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This Edible Water Blob Could Change Hydration Forever

It can be tough to get your recommended daily intake of water, but one innovation is making it easier than ever to keep a bottle, or blob, of H2O on hand. Ooho!—an inexpensive, biodegradable "water bottle" that’s paving the way for the future of hydration—first came to the public's attention in 2013.

Created by Rodrigo García González, Guillaume Couche, and Pierre Paslier of Skipping Rocks Lab in London, the orb (which Fast Company once described as looking like a silicone implant) is created by taking a frozen ball of water, then covering it in layers of membrane made from seaweed extract. The process is a riff on a culinary technique called spherification, which is appropriate given that the gelatinous coating is edible.

Back in 2015, Ooho! received a $22,500 sustainability award from the EU, and now it looks like these water blobs could be ready for tossing into your bag on the way out the door in the near future. Designboom reports that the company will begin testing out their water bubbles at major sporting events in 2018.

Ooho! does have serious potential when it comes to environmental efforts: In America alone, 50 billion plastic bottles are used annually, and the spherical Ooho! packaging could one day bump petroleum-based plastic from store shelves. But if the idea of biting into a water blob weirds you out, don’t worry, it’s not a must.

"At the end of the day you don’t have to eat it," Paslier told The Guardian. "But the edible part shows how natural it is. People are really enthusiastic about the fact that you can create a material for packaging matter that is so harmless that you can eat it."

So natural in fact, that you can even make them yourself at home—though, to be honest, the tap might be easier in that case.

To see what it’s like to hydrate with Ooho!, check out the video below.

An earlier version of this article appeared in 2015.

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Design
Forget Horns: Some Trains in Japan Bark Like Dogs to Scare Away Deer
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iStock

In Japan, growing deer populations are causing friction on the railways. The number of deer hit by trains each year is increasing, so the Railway Technical Research Institute has come up with a novel idea for curbing the problem, according to the BBC. Researchers there are using the sound of barking dogs to scare deer away from danger zones when trains are approaching, preventing train damage, delays, and of course, deer carnage.

It’s not your standard horn. In pilot tests, Japanese researchers have attached speakers that blare out a combination of sounds designed specifically to ward off deer. First, the recording captures the animals’ attention by playing a snorting sound that deer use as an “alarm call” to warn others of danger. Then, the sound of howling dogs drives the deer away from the tracks so the train can pass.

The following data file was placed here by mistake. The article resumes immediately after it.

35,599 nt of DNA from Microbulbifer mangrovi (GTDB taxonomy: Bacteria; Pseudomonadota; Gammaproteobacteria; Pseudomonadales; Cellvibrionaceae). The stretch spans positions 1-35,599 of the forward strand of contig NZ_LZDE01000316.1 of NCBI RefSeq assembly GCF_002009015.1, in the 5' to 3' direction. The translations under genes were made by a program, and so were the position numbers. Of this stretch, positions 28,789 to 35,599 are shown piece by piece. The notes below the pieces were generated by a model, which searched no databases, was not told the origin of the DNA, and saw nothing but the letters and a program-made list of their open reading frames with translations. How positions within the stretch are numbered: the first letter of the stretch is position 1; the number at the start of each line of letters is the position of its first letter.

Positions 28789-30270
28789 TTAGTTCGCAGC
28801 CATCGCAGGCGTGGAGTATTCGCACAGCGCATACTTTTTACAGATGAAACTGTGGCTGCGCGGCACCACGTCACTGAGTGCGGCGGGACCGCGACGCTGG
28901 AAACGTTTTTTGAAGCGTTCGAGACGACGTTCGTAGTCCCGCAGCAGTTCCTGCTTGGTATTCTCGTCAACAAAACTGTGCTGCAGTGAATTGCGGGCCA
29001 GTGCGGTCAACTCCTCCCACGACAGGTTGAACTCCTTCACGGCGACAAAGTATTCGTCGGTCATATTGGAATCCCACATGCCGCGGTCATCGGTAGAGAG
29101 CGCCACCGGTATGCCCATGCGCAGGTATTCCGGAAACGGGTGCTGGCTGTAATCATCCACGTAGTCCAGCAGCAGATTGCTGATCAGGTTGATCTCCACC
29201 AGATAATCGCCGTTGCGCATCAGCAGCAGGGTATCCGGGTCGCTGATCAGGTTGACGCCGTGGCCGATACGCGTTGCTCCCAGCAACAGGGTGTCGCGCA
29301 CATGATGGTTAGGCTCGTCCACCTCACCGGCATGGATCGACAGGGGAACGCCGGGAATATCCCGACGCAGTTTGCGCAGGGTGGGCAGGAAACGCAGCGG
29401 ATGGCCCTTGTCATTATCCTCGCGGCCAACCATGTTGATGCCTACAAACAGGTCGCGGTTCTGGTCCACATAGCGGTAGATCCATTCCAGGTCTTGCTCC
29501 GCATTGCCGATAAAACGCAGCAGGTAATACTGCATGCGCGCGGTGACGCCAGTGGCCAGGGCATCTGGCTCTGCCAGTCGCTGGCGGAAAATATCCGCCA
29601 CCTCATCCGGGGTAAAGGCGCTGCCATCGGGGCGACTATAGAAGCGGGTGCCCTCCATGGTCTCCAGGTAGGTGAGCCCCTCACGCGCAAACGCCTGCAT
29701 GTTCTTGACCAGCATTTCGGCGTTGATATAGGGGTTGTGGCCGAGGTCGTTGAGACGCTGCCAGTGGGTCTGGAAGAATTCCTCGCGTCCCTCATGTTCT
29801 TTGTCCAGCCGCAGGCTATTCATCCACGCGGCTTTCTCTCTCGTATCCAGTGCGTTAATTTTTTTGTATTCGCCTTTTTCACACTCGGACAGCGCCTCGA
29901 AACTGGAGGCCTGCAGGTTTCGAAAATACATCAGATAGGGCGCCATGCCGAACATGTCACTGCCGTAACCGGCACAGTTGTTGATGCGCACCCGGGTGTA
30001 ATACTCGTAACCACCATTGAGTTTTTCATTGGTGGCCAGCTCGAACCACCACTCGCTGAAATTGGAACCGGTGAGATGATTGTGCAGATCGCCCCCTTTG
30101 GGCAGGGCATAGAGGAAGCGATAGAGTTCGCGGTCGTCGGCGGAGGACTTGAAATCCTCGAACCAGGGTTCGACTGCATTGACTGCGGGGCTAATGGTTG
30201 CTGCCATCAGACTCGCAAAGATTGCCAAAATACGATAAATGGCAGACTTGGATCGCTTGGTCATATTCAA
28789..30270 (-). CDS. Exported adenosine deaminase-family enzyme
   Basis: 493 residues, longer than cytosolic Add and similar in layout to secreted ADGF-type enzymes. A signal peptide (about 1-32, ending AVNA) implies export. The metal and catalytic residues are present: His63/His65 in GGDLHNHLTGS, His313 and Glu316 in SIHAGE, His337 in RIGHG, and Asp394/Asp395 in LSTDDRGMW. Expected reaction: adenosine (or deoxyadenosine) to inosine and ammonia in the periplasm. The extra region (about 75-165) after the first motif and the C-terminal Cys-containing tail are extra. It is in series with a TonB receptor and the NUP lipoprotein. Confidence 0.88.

Before this initiative, the problem of deer congregating on train tracks seemed intractable. Despite the best efforts of railways, the animals aren’t deterred by ropes, barriers, flashing lights, or even lion feces meant to repel them. Kintetsu Railway has had some success with ultrasonic waves along its Osaka line, but many rail companies are still struggling to deal with the issue. Deer flock to railroad tracks for the iron filings that pile up on the rails, using the iron as a dietary supplement. (They have also been known to lick chain link fences.)

The new deer-deterring soundtrack is particularly useful because it's relatively low-tech and would be cheap to implement. Unlike the ultrasonic plan, it doesn’t have to be set up in a particular place or require a lot of new equipment. Played through a speaker on the train, it goes wherever the train goes, and can be deployed whenever necessary. One speaker on each train could do the job for a whole railway line.

The researchers found that the recordings they designed could reduce the number of deer sightings near the train tracks by as much as 45 percent during winter nights, which typically see the highest collision rates. According to the BBC, the noises will only be used in unpopulated areas, reducing the possibility that people living near the train tracks will have to endure the sounds of dogs howling every night for the rest of their lives.

Deer aren't the only animal that Japanese railways have sought to protect against the dangers of railroad tracks. In 2015, the Suma Aqualife Park and the West Japan Railway Company teamed up to create tunnels that could serve as safer rail crossings for the turtles that kept getting hit by trains.

[h/t BBC]

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5 Scrapped Designs for the World's Most Famous Buildings
Ker Robertson, Getty Images
Ker Robertson, Getty Images

When an architect gets commissioned to build a skyscraper or a memorial, they’re usually not the only applicant for the job. Other teams of designers submit their own ideas for how it should look, too, but these are eventually passed over in favor of the final design. This is the case for some of the world’s most recognizable landmarks—in an alternate world, the Arc de Triomphe might have been a three-story-tall elephant statue, and the Lincoln Memorial a step pyramid.

GoCompare, a comparison site for financial services, dug into these could-have-been designs for Alternate Architecture, an illustrated collection of scrapped designs for some of the most famous structures in the world, from Chicago's Tribune Tower to the Sydney Opera House.

Click through the interactive graphic below to explore rejected designs for all five landmarks.

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